If there are limits on the number of children, then places are allocated on a first-come-first-served basis*.
Similarly, if there is a limit on adult places, those are also allocated on a first-come-first-served basis. (With the possible exception of the last adult space, which is sometimes allocated to the next available parent/adult of children in the right age group, if children have had to be split into groups. This is to ensure that there isn't a group left without an adult)

*The order of allocation of places is done according the order of booking, so that people who opt to pay separately from the website are not penalised (however, if payment is not forthcoming when you said you would/when requested, then your "place"in the list order will be lost - you'll obviously rejoin the list when you pay, though, but possibly lower down).  If necessary, I go by the exact time-stamp of the booking (or the email/message/comment, if there is a technical problem).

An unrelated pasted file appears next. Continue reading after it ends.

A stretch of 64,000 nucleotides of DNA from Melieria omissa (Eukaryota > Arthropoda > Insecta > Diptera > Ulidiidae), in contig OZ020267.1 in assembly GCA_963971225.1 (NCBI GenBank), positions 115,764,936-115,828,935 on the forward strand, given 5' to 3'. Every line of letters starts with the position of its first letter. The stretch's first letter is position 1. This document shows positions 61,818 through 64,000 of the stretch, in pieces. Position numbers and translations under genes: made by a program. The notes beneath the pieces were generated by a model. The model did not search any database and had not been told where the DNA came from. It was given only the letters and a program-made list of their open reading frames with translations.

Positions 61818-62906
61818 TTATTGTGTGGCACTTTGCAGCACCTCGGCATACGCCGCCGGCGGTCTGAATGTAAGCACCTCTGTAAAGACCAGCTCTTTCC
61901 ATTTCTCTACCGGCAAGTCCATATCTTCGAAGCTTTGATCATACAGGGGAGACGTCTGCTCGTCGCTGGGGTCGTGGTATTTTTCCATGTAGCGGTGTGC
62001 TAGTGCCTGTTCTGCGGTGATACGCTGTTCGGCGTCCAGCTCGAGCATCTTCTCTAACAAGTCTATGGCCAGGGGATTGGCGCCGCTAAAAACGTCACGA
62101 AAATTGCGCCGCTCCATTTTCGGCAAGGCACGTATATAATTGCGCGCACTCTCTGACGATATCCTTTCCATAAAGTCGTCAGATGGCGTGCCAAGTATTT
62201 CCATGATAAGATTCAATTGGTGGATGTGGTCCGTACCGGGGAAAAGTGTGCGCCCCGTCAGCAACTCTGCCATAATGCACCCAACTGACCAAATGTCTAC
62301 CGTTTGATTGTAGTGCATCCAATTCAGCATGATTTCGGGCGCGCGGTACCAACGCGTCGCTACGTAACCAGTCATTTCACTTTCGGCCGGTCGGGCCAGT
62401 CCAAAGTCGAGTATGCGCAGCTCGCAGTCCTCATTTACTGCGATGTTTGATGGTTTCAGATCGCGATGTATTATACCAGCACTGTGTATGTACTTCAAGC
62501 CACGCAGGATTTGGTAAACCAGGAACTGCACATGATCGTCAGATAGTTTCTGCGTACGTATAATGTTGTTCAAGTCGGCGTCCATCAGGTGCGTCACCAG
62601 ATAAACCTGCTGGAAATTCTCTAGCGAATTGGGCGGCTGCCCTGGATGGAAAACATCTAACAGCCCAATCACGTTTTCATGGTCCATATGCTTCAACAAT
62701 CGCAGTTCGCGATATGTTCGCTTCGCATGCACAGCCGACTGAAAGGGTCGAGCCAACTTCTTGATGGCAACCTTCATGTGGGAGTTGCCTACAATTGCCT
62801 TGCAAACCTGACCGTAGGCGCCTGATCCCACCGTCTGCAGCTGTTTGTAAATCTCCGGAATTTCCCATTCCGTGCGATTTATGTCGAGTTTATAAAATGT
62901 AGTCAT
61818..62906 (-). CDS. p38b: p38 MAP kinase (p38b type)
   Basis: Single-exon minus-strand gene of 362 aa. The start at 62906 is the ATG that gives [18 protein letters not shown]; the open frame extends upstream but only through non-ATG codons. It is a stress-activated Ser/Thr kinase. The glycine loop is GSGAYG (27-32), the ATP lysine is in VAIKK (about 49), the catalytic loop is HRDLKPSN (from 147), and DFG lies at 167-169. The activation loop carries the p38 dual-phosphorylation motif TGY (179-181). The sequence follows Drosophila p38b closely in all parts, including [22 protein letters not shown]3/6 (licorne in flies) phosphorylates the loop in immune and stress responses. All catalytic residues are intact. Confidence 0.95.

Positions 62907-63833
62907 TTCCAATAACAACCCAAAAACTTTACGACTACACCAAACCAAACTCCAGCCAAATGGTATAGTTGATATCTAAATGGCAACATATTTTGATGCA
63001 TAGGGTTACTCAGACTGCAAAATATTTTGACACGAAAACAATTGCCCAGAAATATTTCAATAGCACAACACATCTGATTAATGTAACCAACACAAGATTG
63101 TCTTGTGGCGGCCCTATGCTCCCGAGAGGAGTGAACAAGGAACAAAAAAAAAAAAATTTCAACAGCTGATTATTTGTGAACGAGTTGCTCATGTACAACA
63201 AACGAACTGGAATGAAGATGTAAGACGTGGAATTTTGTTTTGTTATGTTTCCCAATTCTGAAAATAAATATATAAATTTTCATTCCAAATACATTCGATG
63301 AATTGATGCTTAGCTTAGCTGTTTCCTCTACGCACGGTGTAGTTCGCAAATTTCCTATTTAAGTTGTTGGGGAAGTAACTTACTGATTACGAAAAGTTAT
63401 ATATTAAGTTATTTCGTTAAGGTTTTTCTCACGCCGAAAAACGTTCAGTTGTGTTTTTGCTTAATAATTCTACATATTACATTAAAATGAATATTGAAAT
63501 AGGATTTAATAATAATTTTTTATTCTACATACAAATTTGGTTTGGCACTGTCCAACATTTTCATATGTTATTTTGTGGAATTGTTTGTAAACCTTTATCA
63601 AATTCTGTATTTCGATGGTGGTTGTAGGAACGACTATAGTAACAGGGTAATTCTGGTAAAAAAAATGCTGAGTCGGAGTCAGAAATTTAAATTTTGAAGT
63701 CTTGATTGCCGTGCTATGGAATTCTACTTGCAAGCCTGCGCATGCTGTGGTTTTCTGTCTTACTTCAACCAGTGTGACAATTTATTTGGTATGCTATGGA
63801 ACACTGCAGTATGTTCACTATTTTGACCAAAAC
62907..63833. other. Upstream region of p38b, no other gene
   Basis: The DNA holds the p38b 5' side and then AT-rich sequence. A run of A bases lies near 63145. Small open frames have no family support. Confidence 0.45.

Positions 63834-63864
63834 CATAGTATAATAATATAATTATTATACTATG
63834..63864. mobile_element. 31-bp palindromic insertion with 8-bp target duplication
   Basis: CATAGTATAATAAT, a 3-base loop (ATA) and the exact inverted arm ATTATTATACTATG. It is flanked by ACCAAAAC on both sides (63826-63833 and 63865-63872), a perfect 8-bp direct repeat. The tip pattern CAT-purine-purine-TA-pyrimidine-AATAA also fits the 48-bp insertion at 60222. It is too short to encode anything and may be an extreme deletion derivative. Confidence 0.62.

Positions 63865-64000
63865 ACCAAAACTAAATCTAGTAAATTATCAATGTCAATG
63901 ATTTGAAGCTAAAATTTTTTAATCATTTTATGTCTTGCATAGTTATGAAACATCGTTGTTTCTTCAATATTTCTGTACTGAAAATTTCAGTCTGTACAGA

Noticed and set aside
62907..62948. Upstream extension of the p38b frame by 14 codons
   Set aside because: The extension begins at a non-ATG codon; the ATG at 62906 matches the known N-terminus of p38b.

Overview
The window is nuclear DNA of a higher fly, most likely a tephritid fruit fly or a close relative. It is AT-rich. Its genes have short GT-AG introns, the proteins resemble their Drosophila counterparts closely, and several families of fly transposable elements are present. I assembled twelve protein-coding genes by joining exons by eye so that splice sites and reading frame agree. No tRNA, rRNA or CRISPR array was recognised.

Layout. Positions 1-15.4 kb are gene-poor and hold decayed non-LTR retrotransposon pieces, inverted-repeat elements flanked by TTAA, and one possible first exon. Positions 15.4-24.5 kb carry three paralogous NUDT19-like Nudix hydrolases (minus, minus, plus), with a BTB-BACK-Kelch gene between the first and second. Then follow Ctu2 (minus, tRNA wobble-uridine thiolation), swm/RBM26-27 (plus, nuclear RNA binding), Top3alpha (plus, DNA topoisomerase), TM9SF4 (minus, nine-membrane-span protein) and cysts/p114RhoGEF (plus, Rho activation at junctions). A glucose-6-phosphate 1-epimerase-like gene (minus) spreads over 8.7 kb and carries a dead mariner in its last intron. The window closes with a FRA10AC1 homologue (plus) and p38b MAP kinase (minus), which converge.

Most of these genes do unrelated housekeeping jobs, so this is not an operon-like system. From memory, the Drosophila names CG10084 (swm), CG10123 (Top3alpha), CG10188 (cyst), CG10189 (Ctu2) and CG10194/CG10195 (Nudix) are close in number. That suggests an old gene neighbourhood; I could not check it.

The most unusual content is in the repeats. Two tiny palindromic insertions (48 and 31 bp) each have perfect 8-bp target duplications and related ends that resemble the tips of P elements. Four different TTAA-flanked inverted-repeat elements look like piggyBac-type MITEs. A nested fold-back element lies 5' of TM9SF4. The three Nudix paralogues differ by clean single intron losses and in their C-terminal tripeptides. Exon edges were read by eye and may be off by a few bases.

Code Builder Workshop - robot & maze. Photo credit © L Rowe 2014

Code Builder Workshop - robot & maze. Photo credit © L Rowe 2014

In general, I follow the policies of the venue. I find it's easier than making up my own, as I might be tempted to introduce nonsensical ones for my own entertainment,  such as only allowing those who come dressed as an orange penguin. I am not sure how helpful that would be in the long-run (or even the short run).

Therefore, for example, if adults are free, then there will be no charge for adults.  If there is a reduced or higher rate for certain age-groups, then these are the rates that will be passed on.

If there is an overall total capacity limit, but no limit on adult numbers, I encourage adults not to go, as it means more children can go.  However, essentially all places are allocated on a first-come-first-served basis.

If the venue has age-limits or other requirements, then I follow them (it is clear in each individual event listing, what the requirements/limitations are, if any). Otherwise, I generally leave it up to parents to decide whether their children meet the stated requirements of any particular event/activity/trip. I expect parents are better equipped to make their own judgement.  My own children surprise me as it is, other people's children bewilder me at best.

Occasionally, (depending on the venue's pricing policy) I have to take a guess at the number of  spaces I'll fill and work out the "per head" price based on that estimate.  I will generally "over-budget" on price and give refunds afterwards, if more spaces happen to be filled.